Chronic and frequent vomiting can cause problems – including ruptures – in other parts of your digestive tract. Frequent vomiting for weeks or months can wear down your esophagus, which is the food pipe that connects your throat with your stomach. This erosion can eventually cause your esophagus to rupture, which can be life threatening. Frequent vomiting can also cause persistent sore throats and a hoarse voice. Chronic vomiting can even cause swelling in the salivary glands that sit under your jaw and in front of your ears.


Your pancreas produces insulin, which is a hormone that helps your body absorb sugar from your bloodstream. Purging and malnutrition can cause inflammation of your pancreas, a condition known as pancreatitis. Symptoms of pancreatitis include pain, nausea, and vomiting.

Excessive use of laxatives can damage your pancreas to cause pancreatitis and affect the way your pancreas produces insulin, which can lead to high blood sugar.

Bacterial overgrowth

Eating disorder behaviors can lead to small intestinal bacterial overgrowth (SIBO), a condition in which bacteria that normally grow in other parts of the body suddenly start growing in the small intestine instead. SIBO can cause pain and diarrhea.

Treatment for eating disorders can alleviate intestinal problems for many people, but eating disorders can cause long-term digestive problems for other people. For more information on how eating disorders can affect your intestinal tract, or to find out if an eating disorder has left behind a long-term intestinal problem, speak with your healthcare professional.


Opioids and GI Problems: What's the Connection?

Opioid addiction is on the rise in this country. The U.S. Department of Health and Human Services reports more than 42,000 overdose deaths in 2016 and that number continues to grow each year. The consequences of this epidemic go beyond the risk of overdose, though. the chronic use of drugs like heroin, Oxycontin or Roxicodone has a staggering effect on the human body, as well, including the gastrointestinal tract. Consider some ways using opioids can impact your GI tract.

Why is Opioid Use on the Rise?

The National Institute of Drug Abuse states the opioid crisis actually began in the 1990s. Pharmaceutical companies marketed opioid drugs to the medical community claiming they were not addictive. With that reassurance, physicians began prescribing these drugs to their patients to relieve pain. The increase of prescription opioid drugs circulating among the population eventually led to rampant misuse and addiction.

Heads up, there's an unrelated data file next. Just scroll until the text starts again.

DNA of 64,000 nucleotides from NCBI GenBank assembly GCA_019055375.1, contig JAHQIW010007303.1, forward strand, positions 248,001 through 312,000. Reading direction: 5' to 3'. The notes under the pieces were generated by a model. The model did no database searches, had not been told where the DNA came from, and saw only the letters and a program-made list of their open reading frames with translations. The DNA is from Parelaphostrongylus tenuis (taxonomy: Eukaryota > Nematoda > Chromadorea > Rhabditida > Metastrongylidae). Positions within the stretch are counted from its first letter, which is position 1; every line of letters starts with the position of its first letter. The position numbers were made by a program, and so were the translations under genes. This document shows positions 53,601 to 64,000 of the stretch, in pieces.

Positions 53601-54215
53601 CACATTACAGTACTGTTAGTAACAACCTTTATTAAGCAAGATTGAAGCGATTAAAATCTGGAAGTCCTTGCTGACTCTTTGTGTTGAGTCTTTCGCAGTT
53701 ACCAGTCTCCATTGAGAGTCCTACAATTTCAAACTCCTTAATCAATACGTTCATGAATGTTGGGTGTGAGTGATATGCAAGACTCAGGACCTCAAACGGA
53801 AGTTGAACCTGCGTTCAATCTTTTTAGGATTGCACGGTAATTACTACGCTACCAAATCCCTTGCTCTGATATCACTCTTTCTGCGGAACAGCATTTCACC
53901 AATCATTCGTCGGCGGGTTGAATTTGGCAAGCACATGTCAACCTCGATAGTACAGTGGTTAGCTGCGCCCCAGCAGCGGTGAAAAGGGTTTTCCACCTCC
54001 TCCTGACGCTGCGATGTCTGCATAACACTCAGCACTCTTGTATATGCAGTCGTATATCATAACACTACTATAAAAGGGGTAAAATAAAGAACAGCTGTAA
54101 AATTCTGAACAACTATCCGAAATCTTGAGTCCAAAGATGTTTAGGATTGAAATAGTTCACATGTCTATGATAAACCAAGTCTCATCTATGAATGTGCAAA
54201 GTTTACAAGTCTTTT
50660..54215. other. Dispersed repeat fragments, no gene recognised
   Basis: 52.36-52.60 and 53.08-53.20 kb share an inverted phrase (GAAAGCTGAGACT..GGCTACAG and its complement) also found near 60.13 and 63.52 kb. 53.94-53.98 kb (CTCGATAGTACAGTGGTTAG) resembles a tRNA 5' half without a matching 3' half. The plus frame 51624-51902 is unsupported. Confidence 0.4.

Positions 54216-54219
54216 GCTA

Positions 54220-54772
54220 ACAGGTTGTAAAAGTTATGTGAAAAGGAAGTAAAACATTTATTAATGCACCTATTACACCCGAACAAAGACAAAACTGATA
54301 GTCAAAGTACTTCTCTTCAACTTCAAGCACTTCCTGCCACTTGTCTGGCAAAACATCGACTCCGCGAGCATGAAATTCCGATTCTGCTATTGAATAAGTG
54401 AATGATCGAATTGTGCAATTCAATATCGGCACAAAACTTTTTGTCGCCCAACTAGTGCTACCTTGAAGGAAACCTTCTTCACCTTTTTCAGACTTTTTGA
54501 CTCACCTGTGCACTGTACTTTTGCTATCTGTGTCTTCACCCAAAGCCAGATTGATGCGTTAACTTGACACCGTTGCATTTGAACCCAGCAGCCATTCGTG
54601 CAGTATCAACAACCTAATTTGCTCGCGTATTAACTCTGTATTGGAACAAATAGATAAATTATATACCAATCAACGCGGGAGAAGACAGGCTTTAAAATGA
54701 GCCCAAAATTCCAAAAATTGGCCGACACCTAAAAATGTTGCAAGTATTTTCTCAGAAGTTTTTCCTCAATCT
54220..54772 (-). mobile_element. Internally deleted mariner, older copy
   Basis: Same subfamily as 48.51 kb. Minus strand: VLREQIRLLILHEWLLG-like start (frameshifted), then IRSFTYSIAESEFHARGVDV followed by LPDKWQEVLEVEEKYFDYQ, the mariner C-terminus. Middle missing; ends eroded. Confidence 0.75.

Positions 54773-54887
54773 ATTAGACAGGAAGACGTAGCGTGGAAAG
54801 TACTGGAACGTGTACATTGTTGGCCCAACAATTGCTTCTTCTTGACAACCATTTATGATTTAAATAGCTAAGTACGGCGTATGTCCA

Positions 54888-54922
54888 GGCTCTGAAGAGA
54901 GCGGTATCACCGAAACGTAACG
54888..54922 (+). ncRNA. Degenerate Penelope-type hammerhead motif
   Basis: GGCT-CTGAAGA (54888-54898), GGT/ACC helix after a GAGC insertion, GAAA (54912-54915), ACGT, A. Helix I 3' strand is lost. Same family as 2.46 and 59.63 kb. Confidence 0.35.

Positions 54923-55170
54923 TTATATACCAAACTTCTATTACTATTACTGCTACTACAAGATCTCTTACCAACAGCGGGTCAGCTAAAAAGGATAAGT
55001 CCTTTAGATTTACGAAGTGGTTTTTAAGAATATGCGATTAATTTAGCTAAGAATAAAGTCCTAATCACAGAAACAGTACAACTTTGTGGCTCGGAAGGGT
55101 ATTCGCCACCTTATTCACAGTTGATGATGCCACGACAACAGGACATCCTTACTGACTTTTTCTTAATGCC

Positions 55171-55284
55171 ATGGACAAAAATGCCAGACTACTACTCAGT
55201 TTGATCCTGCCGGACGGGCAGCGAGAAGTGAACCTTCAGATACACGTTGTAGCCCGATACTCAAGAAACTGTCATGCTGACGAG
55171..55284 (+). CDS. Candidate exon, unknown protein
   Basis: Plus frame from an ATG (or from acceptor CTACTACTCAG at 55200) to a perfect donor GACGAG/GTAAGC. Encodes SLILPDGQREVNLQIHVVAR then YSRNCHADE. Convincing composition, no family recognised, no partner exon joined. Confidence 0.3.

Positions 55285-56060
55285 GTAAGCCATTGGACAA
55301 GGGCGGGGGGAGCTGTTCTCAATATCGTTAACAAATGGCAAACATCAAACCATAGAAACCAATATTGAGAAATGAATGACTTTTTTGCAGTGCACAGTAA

Anyone who takes an opioid drug has the potential to become addicted. Opioids stimulate the pleasure center of the brain in such a way that users feel they can’t live without that feeling. Their tolerance level builds up, so they need more of the drug to get high and fulfilling that craving takes over their lives.

The Gastrointestinal Side Effect of Opioid Use

There are a number of complications associated with the short and long-term use of opioids. For example, the drug may lower your blood pressure, especially when combined with over-the-counter medications or alcohol. It’s the gastrointestinal tract that is affected the most, though. Opioids work by acting on opioid receptors throughout the body and there are a great number of these in the GI tract.

It is estimated that around 25 percent of people get physically sick after taking an opioid but nausea and vomiting tend to pass quickly. It’s the long-term consequences of addiction that are the most alarming including opioid bowel dysfunction.

What is Opioid Bowel Dysfunction?

Opioid bowel dysfunction is something that can happen to anyone taking opioids whether it’s to feed an addiction or for therapeutic use. The primary symptom of Opioid Bowel Dysfunction is constipation, a problem that affects around 40 percent of opioid users. There are a number of factors associated with constipation but often it is the result of poor muscle control in the intestines. Ineffective muscle contractions lead to waste material becoming trapped, making bowel movements difficult.

With opioid bowel dysfunction you may also experience:

  • Abdominal cramping
  • Bloating
  • Gastroesophageal reflux

Chronic gastroesophageal reflux can cause burns to the esophagus and lead to permanent damage.

Managing GI Tract Problems Associated With Opioid Use

Opioid-induced constipation is a potentially debilitating side effect of these drugs. What can you do to reduce the risk if you do need narcotic pain relief? The first step is to talk to your doctor. It is possible that there is a way to treat the GI side effects and reduce the impact of the drug.

You should also take steps to prevent constipation such as:

  • Drinking hot water or herbal tea in the morning
  • Drinking more water throughout the day
  • Eating more fiber or taking a fiber supplement
  • Talk to your doctor about taking a laxative or stool softener

Before taking an opioid pain reliever, tell your doctor if there is a history of drug or alcohol abuse in your family, if you smoke or have a drinking problem and if you have any mental health issues like depression.

The National Institute on Drug Abuse estimates that around 80 percent of people who use heroin initially became addicted by taking prescription painkillers. Talk to your doctor about other ways to control chronic pain and avoid taking opioids when possible.


The Difference between Allergies and Intolerances


Food allergies and food intolerances may seem similar at first glance, but are really quite different. It is important to know the difference between the two, especially if you prepare food for others.

Physical reactions to certain foods are common. In most cases, though, these reactions are the result of food intolerance rather than food allergy.